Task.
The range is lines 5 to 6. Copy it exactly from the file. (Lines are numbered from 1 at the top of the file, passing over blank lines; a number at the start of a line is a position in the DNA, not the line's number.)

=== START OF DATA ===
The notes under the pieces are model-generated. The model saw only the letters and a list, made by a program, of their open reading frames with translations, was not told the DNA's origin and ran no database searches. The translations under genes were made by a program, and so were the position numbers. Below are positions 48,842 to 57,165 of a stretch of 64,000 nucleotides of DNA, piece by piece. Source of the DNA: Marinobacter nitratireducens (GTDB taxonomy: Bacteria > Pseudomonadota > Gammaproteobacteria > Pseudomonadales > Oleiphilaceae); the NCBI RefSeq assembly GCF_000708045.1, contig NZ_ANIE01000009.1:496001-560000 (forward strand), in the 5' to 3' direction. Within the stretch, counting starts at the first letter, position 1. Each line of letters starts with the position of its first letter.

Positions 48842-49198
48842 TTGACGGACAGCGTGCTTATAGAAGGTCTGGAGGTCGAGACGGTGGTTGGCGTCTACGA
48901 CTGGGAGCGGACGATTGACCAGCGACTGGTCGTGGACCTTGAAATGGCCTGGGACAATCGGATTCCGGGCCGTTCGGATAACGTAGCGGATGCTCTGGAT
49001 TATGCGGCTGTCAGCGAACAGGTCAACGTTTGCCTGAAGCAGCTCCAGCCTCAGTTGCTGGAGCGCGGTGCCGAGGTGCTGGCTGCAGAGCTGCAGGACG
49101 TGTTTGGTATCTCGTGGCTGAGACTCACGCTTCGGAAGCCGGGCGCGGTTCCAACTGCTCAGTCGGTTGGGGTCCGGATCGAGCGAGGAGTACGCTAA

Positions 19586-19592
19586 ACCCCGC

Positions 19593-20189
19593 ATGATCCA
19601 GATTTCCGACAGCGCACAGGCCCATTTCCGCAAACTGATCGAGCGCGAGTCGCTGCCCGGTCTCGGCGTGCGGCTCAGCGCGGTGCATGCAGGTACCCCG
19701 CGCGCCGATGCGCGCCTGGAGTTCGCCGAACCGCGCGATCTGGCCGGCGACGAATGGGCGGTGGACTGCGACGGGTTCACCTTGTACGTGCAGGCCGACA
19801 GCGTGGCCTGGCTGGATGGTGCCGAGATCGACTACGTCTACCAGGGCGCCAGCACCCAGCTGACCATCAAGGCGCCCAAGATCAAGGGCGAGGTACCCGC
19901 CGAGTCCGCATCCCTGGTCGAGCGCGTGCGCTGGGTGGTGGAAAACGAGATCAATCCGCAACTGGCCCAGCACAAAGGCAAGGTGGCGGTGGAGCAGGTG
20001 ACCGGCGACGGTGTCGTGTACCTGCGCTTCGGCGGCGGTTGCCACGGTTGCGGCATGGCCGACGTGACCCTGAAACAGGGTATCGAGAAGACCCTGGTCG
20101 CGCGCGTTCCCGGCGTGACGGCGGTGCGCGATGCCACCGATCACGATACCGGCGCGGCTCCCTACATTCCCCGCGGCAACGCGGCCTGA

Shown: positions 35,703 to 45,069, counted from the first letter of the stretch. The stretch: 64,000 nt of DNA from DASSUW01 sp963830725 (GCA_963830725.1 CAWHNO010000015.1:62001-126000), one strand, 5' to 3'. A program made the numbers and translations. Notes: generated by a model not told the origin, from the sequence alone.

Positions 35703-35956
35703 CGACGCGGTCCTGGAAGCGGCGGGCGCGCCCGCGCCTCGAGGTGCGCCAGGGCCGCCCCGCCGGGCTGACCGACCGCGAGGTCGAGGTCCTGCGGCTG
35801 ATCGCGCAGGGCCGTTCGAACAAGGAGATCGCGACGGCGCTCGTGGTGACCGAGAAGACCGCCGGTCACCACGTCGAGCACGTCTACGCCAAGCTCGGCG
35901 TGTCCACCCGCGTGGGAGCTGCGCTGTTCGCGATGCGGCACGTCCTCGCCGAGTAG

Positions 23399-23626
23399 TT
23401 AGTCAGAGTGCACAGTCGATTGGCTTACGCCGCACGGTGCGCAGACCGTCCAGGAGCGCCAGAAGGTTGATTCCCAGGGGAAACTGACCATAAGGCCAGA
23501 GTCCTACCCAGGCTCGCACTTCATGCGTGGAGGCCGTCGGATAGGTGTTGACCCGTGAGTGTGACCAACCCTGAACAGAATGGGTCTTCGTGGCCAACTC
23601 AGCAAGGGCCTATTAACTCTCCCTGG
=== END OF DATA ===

49001 TATGCGGCTGTCAGCGAACAGGTCAACGTTTGCCTGAAGCAGCTCCAGCCTCAGTTGCTGGAGCGCGGTGCCGAGGTGCTGGCTGCAGAGCTGCAGGACG
49101 TGTTTGGTATCTCGTGGCTGAGACTCACGCTTCGGAAGCCGGGCGCGGTTCCAACTGCTCAGTCGGTTGGGGTCCGGATCGAGCGAGGAGTACGCTAA